Rogue state superintendent keeps breaking the law

DPI Superintendent Mark Johnson

The state schools superintendent keeps breaking the law. Strangely, nobody at the General Assembly seems to care. Similarly, the capital press corps has shown no interest in holding his rogue actions to account.

Johnson’s lawbreaking centers around two rounds of iPad purchases, neither of which were conducted in accordance with state law.

Johnson’s spending spree on iPads first became news in August 2018 when he announced a $6.6 million purchase of iPads to support early grade literacy. That sounded like good news. But as Policy Watch’s Billy Ball reported, the purchase was highly unethical. The purchase came on the heels of Johnson attending an Apple-funded junket to California where he was wined and dined by Apple executives. Additionally, the no-bid contract for 24,000 iPads violated state protocol by failing to get approval from the Department of Information Technology, the agency that oversees tech services for state agencies.

But what went mostly unreported was that Johnson had no authority to spend the money he used to purchase those iPads. State law – put into place at Johnson’s request – clearly states that the money was to be distributed to school districts so that they could make purchases that best meet their needs.

Section 2.6 of S.L. 2017-197, the 2017 Budget Technical Corrections bill, says that unspent funds from the Read to Achieve program were to be distributed to school districts (“shall be allotted to local school administrative units”). In an August appearance on WRAL’s “On the Record,” Johnson claimed this provision is what gave him the authority to purchase iPads on his own and give them to districts.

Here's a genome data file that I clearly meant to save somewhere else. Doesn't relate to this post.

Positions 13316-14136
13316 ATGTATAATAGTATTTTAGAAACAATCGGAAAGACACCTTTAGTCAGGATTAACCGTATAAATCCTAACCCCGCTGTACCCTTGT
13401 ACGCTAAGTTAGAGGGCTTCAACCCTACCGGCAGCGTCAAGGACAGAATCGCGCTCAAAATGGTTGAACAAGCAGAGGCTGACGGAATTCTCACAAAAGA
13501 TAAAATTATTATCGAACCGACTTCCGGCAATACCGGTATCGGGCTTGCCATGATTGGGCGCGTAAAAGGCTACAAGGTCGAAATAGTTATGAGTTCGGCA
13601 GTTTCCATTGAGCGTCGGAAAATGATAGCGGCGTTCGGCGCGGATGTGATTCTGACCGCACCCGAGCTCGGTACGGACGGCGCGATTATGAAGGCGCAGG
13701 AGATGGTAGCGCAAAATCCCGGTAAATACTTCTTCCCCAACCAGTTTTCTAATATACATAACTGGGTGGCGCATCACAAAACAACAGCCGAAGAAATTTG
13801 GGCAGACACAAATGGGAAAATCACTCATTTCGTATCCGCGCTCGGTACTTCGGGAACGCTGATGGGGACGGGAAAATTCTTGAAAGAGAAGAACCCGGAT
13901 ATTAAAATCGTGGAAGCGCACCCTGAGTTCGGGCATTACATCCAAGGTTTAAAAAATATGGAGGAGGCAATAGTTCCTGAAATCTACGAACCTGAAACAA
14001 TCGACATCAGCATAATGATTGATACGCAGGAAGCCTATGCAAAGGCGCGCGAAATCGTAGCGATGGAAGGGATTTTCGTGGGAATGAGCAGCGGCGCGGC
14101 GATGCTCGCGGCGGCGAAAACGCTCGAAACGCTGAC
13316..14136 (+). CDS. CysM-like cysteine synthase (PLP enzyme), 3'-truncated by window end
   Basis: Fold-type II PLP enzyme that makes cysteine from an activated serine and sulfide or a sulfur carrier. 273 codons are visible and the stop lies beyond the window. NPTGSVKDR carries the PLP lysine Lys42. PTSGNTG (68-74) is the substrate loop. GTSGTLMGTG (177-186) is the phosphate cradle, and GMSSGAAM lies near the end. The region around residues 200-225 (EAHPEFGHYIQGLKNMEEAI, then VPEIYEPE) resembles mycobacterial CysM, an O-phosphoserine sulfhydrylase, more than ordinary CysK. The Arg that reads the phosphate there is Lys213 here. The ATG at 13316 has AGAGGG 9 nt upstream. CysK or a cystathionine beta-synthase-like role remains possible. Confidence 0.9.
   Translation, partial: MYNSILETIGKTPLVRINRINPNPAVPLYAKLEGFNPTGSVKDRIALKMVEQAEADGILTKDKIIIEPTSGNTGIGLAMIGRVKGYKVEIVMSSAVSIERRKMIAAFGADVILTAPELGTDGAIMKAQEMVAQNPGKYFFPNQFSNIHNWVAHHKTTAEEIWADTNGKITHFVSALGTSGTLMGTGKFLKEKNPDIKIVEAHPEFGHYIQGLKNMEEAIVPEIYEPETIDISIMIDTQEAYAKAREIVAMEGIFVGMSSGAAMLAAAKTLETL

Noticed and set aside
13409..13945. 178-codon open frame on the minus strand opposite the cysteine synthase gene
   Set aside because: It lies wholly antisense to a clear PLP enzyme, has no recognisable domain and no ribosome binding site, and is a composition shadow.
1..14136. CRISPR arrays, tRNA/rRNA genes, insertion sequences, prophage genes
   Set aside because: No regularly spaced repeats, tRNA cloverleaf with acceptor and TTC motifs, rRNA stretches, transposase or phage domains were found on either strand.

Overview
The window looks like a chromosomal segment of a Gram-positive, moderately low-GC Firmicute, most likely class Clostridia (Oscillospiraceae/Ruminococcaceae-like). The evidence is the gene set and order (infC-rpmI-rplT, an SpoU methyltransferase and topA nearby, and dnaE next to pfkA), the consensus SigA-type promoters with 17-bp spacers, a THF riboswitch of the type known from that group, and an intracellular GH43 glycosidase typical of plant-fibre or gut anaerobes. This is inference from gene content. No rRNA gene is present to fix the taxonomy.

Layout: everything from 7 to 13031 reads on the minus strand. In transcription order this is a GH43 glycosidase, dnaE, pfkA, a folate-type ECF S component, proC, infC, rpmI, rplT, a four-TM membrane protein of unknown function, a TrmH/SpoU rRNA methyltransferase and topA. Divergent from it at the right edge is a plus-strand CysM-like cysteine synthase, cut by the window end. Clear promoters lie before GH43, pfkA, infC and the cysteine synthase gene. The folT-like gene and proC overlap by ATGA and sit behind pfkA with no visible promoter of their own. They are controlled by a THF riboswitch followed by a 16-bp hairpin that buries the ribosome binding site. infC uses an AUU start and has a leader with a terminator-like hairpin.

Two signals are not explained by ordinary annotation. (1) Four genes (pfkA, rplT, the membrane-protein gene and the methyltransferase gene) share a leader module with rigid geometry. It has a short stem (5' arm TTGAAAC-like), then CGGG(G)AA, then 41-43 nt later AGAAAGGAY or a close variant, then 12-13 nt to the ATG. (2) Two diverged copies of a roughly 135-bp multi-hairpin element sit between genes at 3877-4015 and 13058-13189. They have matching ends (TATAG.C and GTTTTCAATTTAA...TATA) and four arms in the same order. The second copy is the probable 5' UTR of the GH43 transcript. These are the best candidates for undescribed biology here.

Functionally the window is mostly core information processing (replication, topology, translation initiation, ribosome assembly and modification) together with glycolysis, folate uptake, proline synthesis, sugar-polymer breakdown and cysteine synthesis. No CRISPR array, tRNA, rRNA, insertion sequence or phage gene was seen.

At the time of Johnson’s first round of iPad purchases, the state had already provided districts with the devices necessary to carry out Read to Achieve. Despite the lack of a pressing need, most districts decided to keep the iPads sent to them. But about 10 percent of the iPads were returned to the state, where they sat in a warehouse for over a year.

One year later, Johnson decided to break the law again to buy even more iPads. After all, what’s the best way to respond to charges of quid pro quo? Even more quo, clearly.

This time, Johnson used a different source of funds to buy even more products from the company who paid for his trip to Cupertino. At the end of the 18-19 fiscal year, there was money left over from funds appropriated to support the Department of Public Instruction, a state agency. Johnson used these funds to buy 800 additional iPads. Based on nothing more but Johnson’s whim, 200 of the iPads were sent to Ocracoke School, and 100 were sent to Junius H. Rose High School in Greenville.

One problem: it’s illegal for agency heads to simply give away state property.

Article 3A of G.S. 143 requires any excess state-owned surplus property to be distributed via the State Surplus Property Agency. That agency can then sell the property or determine ways to distribute the property to tax-supported or nonprofit tax-exempt organizations. The iPads in question were clearly state-owned, as they were bought by a state agency with state funds. And they were clearly surplus, as they weren’t needed by anyone at DPI. Distribution of these iPads at the whim of a state agency head clearly falls in violation of these laws.

This might just sound like me dinging a guy for failing to dot his i’s and cross his t’s. But the laws are in place for a reason. Imagine a different scenario in whcih Johnson was giving away cash instead of iPads. Imagine if the teachers receiving these iPads were political supporters or were personal friends of the Superintendent. What if he unilaterally decided that funds appropriated to support children with disabilities would be better used on more iPads? There are many reasons why agency heads are prevented from doing what Johnson did: redirecting state funds meant for school districts and distributing state property to others based on nothing but personal whim.

It remains to be seen whether Johnson will be held accountable for breaking the law twice to purchase and distribute iPads that nobody asked for, or if he will continue to break multiple state laws without consequence.

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